We as a people have largely decided that our privacy is but a small price to pay for convenience and entertainment. Where we once heard conspiracy theories about maniacal leaders wanted to impact tiny RFID chips in our arms, we now gladly walk around with a GPS-enabled recording device in our pocket.
And, when it’s not in our pocket, we’re either staring right at it or inputting personal information into it.
Worse still is the fact that we have no idea what some of these applications are really using our phones for, thanks to the “terms and conditions” that we sign without ever really reading them.
This week, a new lawsuit was announced that should terrify social media users en masse.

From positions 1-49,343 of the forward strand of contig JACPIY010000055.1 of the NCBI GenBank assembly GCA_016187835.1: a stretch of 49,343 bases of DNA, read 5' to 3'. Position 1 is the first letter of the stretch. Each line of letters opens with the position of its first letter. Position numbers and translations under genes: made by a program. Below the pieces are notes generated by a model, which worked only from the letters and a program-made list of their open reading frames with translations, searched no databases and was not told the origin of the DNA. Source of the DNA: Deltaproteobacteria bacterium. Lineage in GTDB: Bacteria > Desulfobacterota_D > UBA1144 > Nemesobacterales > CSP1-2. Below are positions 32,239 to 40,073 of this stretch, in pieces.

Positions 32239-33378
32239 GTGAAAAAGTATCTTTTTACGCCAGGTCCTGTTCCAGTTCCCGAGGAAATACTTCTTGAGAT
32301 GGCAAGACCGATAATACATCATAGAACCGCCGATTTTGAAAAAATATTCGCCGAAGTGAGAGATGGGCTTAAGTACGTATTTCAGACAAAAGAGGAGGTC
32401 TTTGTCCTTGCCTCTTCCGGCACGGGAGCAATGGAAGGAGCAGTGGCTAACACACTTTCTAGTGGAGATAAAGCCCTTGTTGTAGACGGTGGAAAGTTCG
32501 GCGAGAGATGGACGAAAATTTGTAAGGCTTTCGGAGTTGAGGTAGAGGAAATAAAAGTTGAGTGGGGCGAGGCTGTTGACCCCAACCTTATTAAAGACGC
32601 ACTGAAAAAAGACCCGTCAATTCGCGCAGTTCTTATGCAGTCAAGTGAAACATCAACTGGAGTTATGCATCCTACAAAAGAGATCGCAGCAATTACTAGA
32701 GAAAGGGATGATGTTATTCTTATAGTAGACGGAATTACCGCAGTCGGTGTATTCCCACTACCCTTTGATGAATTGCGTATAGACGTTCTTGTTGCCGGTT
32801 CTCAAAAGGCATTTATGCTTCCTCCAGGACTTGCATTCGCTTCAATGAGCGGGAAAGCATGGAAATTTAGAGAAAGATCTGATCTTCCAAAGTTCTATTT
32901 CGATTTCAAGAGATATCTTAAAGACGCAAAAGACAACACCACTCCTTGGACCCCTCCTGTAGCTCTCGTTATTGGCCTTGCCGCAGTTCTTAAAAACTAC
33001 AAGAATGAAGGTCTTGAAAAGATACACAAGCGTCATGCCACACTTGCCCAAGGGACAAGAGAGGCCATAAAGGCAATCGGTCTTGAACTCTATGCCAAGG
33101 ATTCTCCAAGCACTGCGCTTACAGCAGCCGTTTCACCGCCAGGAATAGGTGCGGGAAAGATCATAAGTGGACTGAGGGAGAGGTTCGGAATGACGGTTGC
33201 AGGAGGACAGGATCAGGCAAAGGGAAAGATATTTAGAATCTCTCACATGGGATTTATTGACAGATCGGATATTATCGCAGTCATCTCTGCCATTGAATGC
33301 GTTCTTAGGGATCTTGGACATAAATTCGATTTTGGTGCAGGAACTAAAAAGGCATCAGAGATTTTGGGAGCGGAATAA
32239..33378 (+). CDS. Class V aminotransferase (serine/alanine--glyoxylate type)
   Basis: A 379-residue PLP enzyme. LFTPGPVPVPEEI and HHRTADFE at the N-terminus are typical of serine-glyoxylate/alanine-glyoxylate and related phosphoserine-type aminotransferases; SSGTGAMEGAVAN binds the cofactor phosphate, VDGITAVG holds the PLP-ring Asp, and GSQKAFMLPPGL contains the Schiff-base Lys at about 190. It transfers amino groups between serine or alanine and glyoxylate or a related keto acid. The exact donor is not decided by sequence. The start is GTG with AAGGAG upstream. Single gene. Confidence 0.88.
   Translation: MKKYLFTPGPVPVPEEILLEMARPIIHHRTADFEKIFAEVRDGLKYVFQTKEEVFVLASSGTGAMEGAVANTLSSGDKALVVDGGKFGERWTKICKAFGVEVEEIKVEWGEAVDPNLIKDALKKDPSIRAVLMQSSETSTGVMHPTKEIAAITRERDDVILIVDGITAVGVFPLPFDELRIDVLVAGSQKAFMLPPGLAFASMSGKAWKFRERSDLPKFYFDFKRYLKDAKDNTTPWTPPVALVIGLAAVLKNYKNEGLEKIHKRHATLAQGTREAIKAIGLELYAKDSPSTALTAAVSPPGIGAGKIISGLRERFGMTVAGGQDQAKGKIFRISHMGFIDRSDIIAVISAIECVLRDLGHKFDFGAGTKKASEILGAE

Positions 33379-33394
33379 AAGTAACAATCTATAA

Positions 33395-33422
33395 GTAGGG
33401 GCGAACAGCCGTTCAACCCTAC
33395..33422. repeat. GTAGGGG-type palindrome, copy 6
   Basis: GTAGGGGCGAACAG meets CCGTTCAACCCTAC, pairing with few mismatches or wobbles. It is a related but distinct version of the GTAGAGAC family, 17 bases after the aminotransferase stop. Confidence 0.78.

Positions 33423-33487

Facebook Inc. is again being sued for allegedly spying on Instagram users, this time through the unauthorized use of their mobile phone cameras.
The lawsuit springs from media reports in July that the photo-sharing app appeared to be accessing iPhone cameras even when they weren’t actively being used.
Facebook denied the reports and blamed a bug, which it said it was correcting, for triggering what it described as false notifications that Instagram was accessing iPhone cameras.
In the complaint filed Thursday in federal court in San Francisco, New Jersey Instagram user Brittany Conditi contends the app’s use of the camera is intentional and done for the purpose of collecting “lucrative and valuable data on its users that it would not otherwise have access to.”
By “obtaining extremely private and intimate personal data on their users, including in the privacy of their own homes,” Instagram and Facebook are able to collect “valuable insights and market research,” according to the complaint.
When asked for a comment, Facebook declined.
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